When it comes to British Jazz, there are two names who have been standard bearers for the last quarter century; Andy Sheppard and Courtney Pine, and last night they shared the same stage, though not simultaneously.  Though each is a virtuoso on both soprano and tenor sax that is pretty much where the similarities end.  Pine is a giant of West Indian origin, with a greying goatee and immaculately conditioned dreads, he could easily pass for the audition for the next Predator movie.

Courtney Pine - Fri 22 July 2011 -0232
Courtney Pine - Fri 22 July 2011 -0232 (Photo credit: The Queen's Hall)

He is gregarious and fun loving with a flamboyant playing style that reflects his personality.  Recent gigs have seen him turn to the bass clarinet over his trademark saxes.

Sheppard is physically smaller, but no less a talent.  He favours anonymous grey suits and shirts which blend with his trademark crew-cut, although these days this is predominantly silver.  His playing style can be just as frenetic, but more often that note embodies a breathy, smoky, mellowness that matches his understated stage presence.

Each was on great form last night, but it was the remarkable musicians with them that drew my attention.

Sebastian Rochford (jazz drummer)
Sebastian Rochford (jazz drummer) (Photo credit: Wikipedia)

I’ve seen Seb Rochford playing with Sheppard before and he is a huge talent (and as a drummer perhaps an heir to Bruford’s crown), though he is visually as fascinating.  He sports an incredible head of hair, like some oversized, lop sided afro, which barely moves in performance, such is the apparent effortlessness with which he produces his rhythmic interventions.  He plays a minimal drum kit, yet with sticks, mallets, brushes and bare hands delivers more than many would believe possible.

If Seb’s hair is notable, then so is that of Zoe Rahman, pianist in Pine’s current line up as

Jazz pianist Zoe Rahman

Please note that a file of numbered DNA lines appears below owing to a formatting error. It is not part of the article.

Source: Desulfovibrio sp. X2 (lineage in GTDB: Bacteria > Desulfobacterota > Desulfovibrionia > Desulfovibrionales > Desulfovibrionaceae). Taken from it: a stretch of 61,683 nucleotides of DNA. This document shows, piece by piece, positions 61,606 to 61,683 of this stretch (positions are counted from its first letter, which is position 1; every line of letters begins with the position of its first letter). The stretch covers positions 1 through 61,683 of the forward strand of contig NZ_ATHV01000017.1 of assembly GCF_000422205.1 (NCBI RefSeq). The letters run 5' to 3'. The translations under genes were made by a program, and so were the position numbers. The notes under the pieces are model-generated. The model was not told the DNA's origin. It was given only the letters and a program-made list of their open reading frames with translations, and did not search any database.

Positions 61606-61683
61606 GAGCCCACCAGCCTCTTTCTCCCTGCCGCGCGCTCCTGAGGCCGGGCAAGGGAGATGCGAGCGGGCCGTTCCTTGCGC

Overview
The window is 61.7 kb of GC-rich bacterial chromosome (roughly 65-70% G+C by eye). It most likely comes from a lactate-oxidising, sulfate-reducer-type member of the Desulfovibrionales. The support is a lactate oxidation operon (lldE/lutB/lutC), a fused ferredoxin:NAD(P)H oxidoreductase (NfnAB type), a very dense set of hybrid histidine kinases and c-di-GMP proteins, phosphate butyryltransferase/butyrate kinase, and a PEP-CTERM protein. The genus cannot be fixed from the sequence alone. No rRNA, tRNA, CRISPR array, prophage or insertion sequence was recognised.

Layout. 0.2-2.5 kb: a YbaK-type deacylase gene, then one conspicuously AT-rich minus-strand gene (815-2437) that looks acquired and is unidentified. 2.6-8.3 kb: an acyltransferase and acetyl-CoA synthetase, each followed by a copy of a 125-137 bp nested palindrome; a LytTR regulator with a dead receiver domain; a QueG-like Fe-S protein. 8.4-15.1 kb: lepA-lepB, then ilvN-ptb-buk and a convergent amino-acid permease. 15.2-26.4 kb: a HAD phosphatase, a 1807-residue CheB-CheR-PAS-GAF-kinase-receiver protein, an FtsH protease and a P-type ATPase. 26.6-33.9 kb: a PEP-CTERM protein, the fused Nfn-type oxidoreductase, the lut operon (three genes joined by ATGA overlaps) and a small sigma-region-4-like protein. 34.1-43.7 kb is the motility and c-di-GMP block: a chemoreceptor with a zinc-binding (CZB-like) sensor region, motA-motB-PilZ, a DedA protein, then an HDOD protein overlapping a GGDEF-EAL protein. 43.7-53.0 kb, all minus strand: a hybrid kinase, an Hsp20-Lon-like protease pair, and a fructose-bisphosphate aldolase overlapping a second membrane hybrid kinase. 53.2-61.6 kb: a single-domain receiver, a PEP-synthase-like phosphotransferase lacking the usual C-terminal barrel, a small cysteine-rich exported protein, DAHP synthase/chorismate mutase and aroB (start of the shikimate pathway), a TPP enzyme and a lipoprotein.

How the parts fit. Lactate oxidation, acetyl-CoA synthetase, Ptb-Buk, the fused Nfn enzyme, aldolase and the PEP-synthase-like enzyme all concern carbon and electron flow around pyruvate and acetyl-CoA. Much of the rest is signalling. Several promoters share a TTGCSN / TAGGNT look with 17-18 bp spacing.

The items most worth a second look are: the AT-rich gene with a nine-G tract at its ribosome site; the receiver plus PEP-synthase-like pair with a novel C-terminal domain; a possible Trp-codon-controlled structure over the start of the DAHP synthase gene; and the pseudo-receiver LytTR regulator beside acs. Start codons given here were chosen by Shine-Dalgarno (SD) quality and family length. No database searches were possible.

Jazz pianist Zoe Rahman (Photo credit: Wikipedia)

well as leader of her own trio.  Born of Bengali parents, she is an Oxford graduate who has only recently begun to explore her ethnic roots though her music.  Seated at the piano this frail looking girl with finely sculpted features seems unremarkable until you notice her hair, a black cascade which falls beyond the piano stool supporting her.  When she plays any thoughts of frailty are lost; she is a powerhouse of technique and seems completely at home in an otherwise Afro-Caribbean band.

When looking for someone to photograph today then I knew I must find someone with great hair to continue the theme.  You have no idea how difficult that is on a Sunday in Sunderland.  The early morning beachcombers generally care less for their appearance than for exercising their dogs, and as for the town centre shoppers… the less said the better I think.  Even a stakeout at Marks and Spencer proved fruitless.

I gave up on the town and was returning to my car when I spotted Pam on the Wear Bridge and my prayers were answered.  She is the third Nigerian to have featured in my portrait a day project and is a student in computer engineering at Sunderland University.  Great hair, great smile, great personality – more Pine than Sheppard!